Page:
Justice Thomas is widely recognized as a conservative and an originalist, meaning he interprets the constitution as literally as possible. As shown by the Court majority’s ruling to end Roe v. Wade, the case that gave federal protection to abortions, the balance between originalists and liberals is very important.
This balance would not matter if the legislative branch, i.e., Congress, did not dodge its responsibility for controversial issues by referring them to the Court. The recent abortion ruling was the Court’s way of sending that responsibility back to Congress.
A more liberal majority, of course, would be more willing to be activist, or, as the saying goes, legislate from the judicial bench. Therefore, with the U.S. Senate approving or disapproving of Supreme Court appointments, the outcome of the Senate election in November is eagerly anticipated by both sides of the political aisle.
The Senate majority also matters for foreign-policy reasons. Treaties between the United States and other countries must get the stamp of approval from the Senate. The Biden administration recently announced that it would terminate America’s tax treaty with Hungary; the outcome of the Senate election could decide the actual content of a new treaty.
While forecasts for the Senate suggest anything from a renewed tie to a 53-47 Republican majority, the opinion polls show almost unanimously that they will take back the House of Representatives from the Democrats. Most of the polls indicate that Republicans will add 15-20 seats to their current 213. A good example is the CBS News Battleground Tracker, which shows Republicans at 230 seats after the election. This is 12 more than they need for a majority and 25 more than the Democrats would get.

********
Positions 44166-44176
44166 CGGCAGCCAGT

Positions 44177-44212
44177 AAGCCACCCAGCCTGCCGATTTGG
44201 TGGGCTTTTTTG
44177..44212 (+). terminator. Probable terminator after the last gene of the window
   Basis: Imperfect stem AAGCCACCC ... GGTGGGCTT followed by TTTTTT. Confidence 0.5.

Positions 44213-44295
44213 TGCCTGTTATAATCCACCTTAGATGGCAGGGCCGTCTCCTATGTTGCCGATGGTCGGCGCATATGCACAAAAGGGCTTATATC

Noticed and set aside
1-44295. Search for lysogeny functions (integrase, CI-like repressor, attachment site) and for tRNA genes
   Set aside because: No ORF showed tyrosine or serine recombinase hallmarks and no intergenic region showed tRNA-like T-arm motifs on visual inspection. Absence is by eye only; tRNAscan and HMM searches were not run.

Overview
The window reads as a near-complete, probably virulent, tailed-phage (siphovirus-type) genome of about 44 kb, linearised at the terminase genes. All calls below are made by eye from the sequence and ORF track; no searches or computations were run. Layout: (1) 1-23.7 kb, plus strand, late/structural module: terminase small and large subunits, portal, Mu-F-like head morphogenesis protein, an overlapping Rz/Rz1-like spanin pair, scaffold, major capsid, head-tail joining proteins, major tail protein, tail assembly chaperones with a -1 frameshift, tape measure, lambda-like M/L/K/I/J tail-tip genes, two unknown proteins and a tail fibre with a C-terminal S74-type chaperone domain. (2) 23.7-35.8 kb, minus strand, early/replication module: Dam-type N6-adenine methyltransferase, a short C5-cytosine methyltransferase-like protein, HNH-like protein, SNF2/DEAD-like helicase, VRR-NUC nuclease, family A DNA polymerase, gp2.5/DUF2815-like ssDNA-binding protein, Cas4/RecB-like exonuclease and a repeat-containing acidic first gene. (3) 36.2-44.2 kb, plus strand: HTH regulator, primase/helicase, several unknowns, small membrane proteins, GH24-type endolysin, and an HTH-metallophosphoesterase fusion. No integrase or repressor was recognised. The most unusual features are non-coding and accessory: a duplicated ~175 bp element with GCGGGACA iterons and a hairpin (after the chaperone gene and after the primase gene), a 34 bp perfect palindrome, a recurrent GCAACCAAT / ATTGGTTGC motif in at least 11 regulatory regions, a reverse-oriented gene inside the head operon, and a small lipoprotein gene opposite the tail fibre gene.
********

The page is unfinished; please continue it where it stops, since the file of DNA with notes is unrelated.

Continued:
Others indicate a larger majority. According to fivethirtyeight.com, which tracks elections and opinion polls, Democrats would not be helped even by winning “all the races currently designated as toss-ups, plus hold on to all the seats they’re favored to win” in November. In other words, if Republicans win a big enough margin to avoid recounts in some of the currently tied races, their caucus could grow well beyond 230 seats.
If Republicans take both the House and the Senate, they will have to work with a Democrat president. It is difficult to predict how this would work, but recent history suggests it could lead to a legislative gridlock. Not since Bill Clinton was president in the ’90s have the legislative and executive branches of government been able to overcome the fact that they belong to different parties.
That said, a Republican majority in the House would have jurisdiction over federal government spending. Given the growing risk of a new sovereign-debt crisis—which may or may not originate in Europe—it matters a great deal which party controls the public purse. In that situation, Republicans are much more likely to want to take preemptive measures to rein in spending, while the Democrats would prioritize tax increases.